Nursing Intervention 1. Implement pre- & post-op teaching program. 2. Document response. 1. Remove nail polish, make-up. 2. Bathe and shampoo the night before surgery. 3. Betadine scrub to surgical area. 4. Dress in hospital clothing after scrub. 1. NPO as ordered. 2. Sign at bedside; NPO sticker on patient. Potential aspiration R/T general No aspiration. anesthesia. 3. Re-emphasize importance of NPO to patient and parent; empty water pitcher and glass from bedside; check crib for bottles. 1. Explain procedures. 2. Provide time for patient/parent to ask questions, express fears or concerns. . Offer reassurance. Potential alteration of vital functions R/T surgery. Normal parameters for patient’s vital signs established. 1. Obtain baseline assessment of all systems ; N/V status within 8 hours pre-op. Potential infection R/T surgical procedure. Infection free post-op. Potential anxiety R/T surgery. Decreased anxiety. 2. Assess V. S. within 2 hours pre-op. Care of Post-operative Patient Nursing Diagnosis Knowledge deficit R/T post-operative care. Expected Outcome Patient and family will verbalize and demonstrate understanding of postoperative care.
Patient and family will cope effectively with surgical postoperative process. Nursing Intervention 1. Implement post-operative teaching program. 2. Document response. 1. Explain procedures. 2. Provide time for questions, expression of concerns and fears. 3. Offer reassurance. Potential anxiety R/T surgery, post-operative care. Potential respiratory Patient will not experience compromise R/T general respiratory compromise. anesthesia. 1. Assess breath sounds-HR/RR at least q shift. 2. Turn, cough and deep breathe q2 hrs. 3. Record vital signs. Patient will Alteration in comfort R/T verbalize/demonstrate relief surgery. rom pain. Potential neurovascular Patient will not experience compromise R/T surgical neurovascular compromise procedure. . 1. Assess for pain and medicate per protocol. 2. Reposition for comfort as ordered/prn. 1. Assess surgical site or affected extremity for color, capillary refill, sensation, temperature, pulses and active/passive ROM as ordered. 2. Document neurovascular status as ordered. 3. Report any neurovascular compromise to M. D. 4. Position extremity with elevation if ordered. 5. Apply ice or heat as ordered. Potential alteration in level of consciousness R/T anesthesia.
Patient will exhibit appropriate LOC. 1. Assess LOC q shift. 1. Monitor I/O q hour with IV or foley. 2. Begin ice chips or clear liquids slowly as ordered. 3. Maintain IV fluids as ordered. 4. Call M. D. for catheter order if unable to void after surgery. 5. Assess GU status q shift. Potential alteration in bowel elimination R/T Patient will have BM by postanesthesia and postoperative day #4. operative immobilization Potential alteration in skin integrity R/T immobility. Patient will not experience skin breakdown. 1. Mobilize as ordered. 2. Administer laxative of choice or suppository for no BM after 3 days. . Assess GI status q shift. 1. Assess skin q shift. 2. Provide daily nursing care. Potential alteration in fluid balance R/T surgery. Patient will have adequate fluid intake and urine output. Medical Diagnoses: Impaired Physical Mobility, Acute pain, secondary to fractured left femur, ORIF surgery, Musculosketeal impairment Assessme Nursing Client Nursing *I Evaluation nt DX/Clinical Goals/Desired Interventions/Actions/ Goals Interventio Problem Outcomes/Object Orders and Rationale ns ives Subjectiv Problem: Long Term: * Apply any ordered X Goal met.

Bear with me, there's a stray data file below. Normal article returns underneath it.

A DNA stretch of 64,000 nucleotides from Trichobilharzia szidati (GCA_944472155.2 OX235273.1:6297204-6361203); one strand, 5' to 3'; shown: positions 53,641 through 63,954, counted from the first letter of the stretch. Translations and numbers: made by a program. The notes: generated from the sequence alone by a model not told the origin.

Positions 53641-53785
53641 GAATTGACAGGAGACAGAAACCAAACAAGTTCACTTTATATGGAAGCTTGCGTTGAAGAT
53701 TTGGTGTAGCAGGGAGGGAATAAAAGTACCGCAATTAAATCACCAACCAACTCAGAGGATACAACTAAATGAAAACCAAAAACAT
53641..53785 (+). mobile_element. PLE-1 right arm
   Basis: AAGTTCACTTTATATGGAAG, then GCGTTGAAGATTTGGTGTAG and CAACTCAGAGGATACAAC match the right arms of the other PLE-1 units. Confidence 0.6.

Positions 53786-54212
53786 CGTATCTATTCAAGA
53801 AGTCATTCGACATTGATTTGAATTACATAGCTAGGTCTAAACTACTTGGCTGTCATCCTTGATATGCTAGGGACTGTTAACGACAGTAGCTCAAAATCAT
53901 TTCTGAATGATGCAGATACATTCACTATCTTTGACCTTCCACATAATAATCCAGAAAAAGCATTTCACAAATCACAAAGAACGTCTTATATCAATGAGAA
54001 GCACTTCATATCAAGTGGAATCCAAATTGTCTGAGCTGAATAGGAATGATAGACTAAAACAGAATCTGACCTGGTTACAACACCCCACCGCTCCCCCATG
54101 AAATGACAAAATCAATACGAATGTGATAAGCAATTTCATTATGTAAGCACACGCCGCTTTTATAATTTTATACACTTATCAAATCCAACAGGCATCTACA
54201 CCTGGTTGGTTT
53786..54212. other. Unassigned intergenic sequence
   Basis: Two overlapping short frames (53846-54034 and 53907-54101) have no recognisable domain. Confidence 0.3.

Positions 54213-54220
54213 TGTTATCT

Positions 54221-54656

Continue e brace before Pt was intervention Impaired Pt will be able to mobilizing the client. able to s as listed. Pt Physical ambulate around ambulate Encourage screams Mobility the nurses’ Rationale: around pt to when station 2X by “Brace support and the continue the staff discharge. stablilize a body part, nurses’ use of attempts allowing increased station by braces and to move mobility. ” (Ackley ; discharge. assistive the left Ladwig, 2008, p 552). Pt was devices lower able to after extremity *Increase complete discharge Pt demonstr ates difficulty with any movemen t of the left lower extremity . independence in ADLs Rationale: “Providing unnecessary assistance with transfers and activities may promote dependence and a loss of mobility. ” (Ackley ; Ladwig, 2008, p 552). *Obtain any assistive devices needed for activity. Rationale: “Assistive devices can help increase mobility. ” (Ackley ; Ladwig, 2008, p 552). R/T: Short Term: Objective Pt states that his pain level is a 9 on a 10 point pain rating scale. is activity until he more than feels twice. Pt comfortable did not c/o. complain Encourage of any the pt to pain or continue his discomfort independen upon ce in ADLs ambulatio and c/o n. unnecessary assistance. Pt states “I feel like I’m finally getting back to my old self. ” X Goal met. Pt able to fully complete passive range of motion exercises with assistance from the staff by the end of this shift. Pt did not complain of any pain associated with exercise session.
Continue intervention s as listed. Continue to assess pain using the 10 point pain scale q4 hrs or PRN. Continue to provide pain control and treat as needed. *Assess the pt’s pain Acute Pt will perform by using the 10 point pain, passive range of pain rating scale q4 hrs secondary motion exercises or PRN. to by the end of this fractured shift. Rationale: left femur “Single- item ratings of Pt pain intensity are valid grimaces ORIF and reliable as during surgery measures of pain any kind intensity. of motion Anxiety or “The client’s report of movemen Musculosk pain is the single most t of his eteal reliable indicator of left lower impairmen pain. ” extremity t (Ackley ; Ladwig, 2008, p. 604-605). AEB Pt’s ORIF *Before activity, treat Grimacing surgery pain. during movement Rationale: or activity “Pain limits mobility and is often Pt complaints about pain and discomfort Pt pain rating of 9 out of 10. Surgery that is 2 days postop exacerbated by movement. ” (Ackley ; Ladwig, 2008, p 552).